Sweeney, 20, shared publicly available information about Musk’s flights, not his family members or his cars. The records stopped and ended at airports, and Musk has provided no further detail as to what legal basis Musk would cite in a lawsuit.
That long quote came from The Washington Post.
Threatening frivolous lawsuits and banning journalists and would be major news even if Musk had not claimed for years to be a free speech “absolutist.” Immediately after his purchase, formerly banned account holders pleaded for re-instatement. This request is from the editor-in-chief of Russian state-controlled RT:
Elon @elonmusk, since you’re all for free speech, maybe unban RT and Sputnik accounts and take the shadow ban off mine as well?
— Маргарита Симоньян (@M_Simonyan) October 27, 2022
Musk blocked Instagram link
In addition to banning Sweeney’s accounts, Musk also directed his engineers to block a link to Sweeney’s Instagram account. When a user tries to tweet the link, Twitter responds: “We can’t complete this request because this link has been identified by Twitter or our partners as being potentially harmful.”
I can’t even save the tweet that contains a link to Sweeney’s Instagram account!
Independent journalist Aaron Rupar discovered that his Twitter account had been permanently blocked after he tweeted a link to Sweeney’s Facebook page.
As of 3:06 pm Pacific, Rupar’s account has been upgraded to “suspended.”
Musk disabled Twitter Spaces.
I’m pretty sure the reference is to suspended journalists, not banned ones, but the Musk temper tantrum is still head shaking:
Link block applies to ALL of Mastodon.Social
On Friday, I discovered that Musk has directed his developers to also block links to a competing network, Mastodon.Social (hit me up for an invitation).
H/T @RubenBolling but OVER THERE NOT HERE
Thread > “History doesn’t repeat, but it rhymes”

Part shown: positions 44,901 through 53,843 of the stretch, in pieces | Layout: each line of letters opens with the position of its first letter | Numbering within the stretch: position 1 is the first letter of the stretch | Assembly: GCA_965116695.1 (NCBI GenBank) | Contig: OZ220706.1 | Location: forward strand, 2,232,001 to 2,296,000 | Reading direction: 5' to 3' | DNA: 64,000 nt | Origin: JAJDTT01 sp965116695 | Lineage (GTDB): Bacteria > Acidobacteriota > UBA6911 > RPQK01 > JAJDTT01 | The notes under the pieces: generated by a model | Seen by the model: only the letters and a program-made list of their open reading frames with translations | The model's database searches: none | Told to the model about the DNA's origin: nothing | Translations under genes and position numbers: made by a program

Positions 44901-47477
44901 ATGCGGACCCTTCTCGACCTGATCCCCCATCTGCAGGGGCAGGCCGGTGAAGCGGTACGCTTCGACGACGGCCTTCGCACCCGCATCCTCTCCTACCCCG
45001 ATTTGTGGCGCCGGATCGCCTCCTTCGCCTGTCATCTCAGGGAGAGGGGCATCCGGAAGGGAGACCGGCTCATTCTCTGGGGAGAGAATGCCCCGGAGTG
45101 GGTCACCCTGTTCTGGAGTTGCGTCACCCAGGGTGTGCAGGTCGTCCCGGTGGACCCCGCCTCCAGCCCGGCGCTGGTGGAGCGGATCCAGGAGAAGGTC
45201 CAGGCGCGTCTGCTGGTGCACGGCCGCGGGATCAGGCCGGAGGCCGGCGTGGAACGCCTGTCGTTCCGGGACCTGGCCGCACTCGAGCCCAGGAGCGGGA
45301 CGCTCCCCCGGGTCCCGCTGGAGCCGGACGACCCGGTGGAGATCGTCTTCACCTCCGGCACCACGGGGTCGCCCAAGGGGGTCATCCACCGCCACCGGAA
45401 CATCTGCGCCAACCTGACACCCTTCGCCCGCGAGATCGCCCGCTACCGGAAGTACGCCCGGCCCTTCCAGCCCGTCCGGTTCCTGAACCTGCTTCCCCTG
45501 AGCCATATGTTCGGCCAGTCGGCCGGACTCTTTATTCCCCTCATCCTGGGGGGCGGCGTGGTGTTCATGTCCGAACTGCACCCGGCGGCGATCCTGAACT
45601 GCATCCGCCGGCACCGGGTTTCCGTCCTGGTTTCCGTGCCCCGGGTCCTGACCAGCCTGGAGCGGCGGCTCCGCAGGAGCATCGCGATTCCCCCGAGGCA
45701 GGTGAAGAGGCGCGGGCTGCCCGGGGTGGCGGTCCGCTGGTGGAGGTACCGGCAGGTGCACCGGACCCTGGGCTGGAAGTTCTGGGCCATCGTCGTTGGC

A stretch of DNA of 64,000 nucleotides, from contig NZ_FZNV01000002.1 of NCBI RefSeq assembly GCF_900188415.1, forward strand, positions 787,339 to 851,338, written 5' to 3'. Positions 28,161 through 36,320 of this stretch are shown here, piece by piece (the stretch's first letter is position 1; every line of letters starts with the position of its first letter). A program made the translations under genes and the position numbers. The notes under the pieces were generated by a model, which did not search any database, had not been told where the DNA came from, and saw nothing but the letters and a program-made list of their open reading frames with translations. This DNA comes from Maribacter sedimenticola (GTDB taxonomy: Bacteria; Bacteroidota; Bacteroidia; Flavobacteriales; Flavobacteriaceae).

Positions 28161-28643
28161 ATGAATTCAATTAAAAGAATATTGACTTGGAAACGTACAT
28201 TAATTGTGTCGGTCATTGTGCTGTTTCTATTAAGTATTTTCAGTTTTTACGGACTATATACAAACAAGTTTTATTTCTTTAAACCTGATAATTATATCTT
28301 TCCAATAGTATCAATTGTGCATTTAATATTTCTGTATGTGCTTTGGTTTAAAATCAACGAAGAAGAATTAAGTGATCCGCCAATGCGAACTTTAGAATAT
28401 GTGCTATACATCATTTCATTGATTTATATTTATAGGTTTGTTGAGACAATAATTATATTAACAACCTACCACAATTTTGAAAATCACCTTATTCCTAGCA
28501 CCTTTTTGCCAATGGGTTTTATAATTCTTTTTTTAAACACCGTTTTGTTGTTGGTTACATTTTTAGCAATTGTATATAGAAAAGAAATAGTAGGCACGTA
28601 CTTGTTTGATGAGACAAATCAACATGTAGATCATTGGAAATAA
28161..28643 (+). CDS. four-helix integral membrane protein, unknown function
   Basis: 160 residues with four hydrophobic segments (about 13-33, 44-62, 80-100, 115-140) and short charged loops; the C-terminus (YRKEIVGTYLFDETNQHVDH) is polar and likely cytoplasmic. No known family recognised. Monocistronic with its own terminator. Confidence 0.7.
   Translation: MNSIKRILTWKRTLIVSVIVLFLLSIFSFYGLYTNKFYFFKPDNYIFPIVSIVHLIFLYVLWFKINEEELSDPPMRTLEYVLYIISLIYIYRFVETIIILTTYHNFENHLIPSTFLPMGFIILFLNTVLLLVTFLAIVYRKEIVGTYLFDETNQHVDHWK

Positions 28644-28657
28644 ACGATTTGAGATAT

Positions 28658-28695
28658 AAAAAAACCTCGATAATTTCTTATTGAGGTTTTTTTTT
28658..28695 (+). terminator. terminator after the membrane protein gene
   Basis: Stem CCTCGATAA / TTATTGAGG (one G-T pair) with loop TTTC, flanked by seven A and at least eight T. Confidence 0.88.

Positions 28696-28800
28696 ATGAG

TWITTER IS BLOCKING LINKS TO MASTODON-DOT-SOCIAL pic.twitter.com/6UqS9wreYf
— 🇺🇦Kathy E Gill | mastodon.social/@kegill (@kegill) December 16, 2022
Except now, at 3:42 pm Pacific, Twitter serving up an interstitial warning:
Do no harm
It’s at the top of the codes of ethics for all flavors of engineering. Computer science, included.
Twitter engineers are failing to honor their code of ethics. From the ACM code of ethics, 1.1 and 1.2 (emphasis added)
Computing professionals should consider whether the results of their efforts will respect diversity, will be used in socially responsible ways, will meet social needs, and will be broadly accessible.
Avoid harm… In this document, “harm” means negative consequences, especially when those consequences are significant and unjust. Examples of harm include unjustified physical or mental injury, unjustified destruction or disclosure of information, and unjustified damage to property, reputation, and the environment. This list is not exhaustive…
When harm is an intentional part of the system, those responsible are obligated to ensure that the harm is ethically justified. In either case, ensure that all harm is minimized.
I understand that many software engineers are in the US on work visas. Nevertheless, they need to leave sooner rather than later.
If you were a manager looking at their resume, would you applaud their staying or leaving?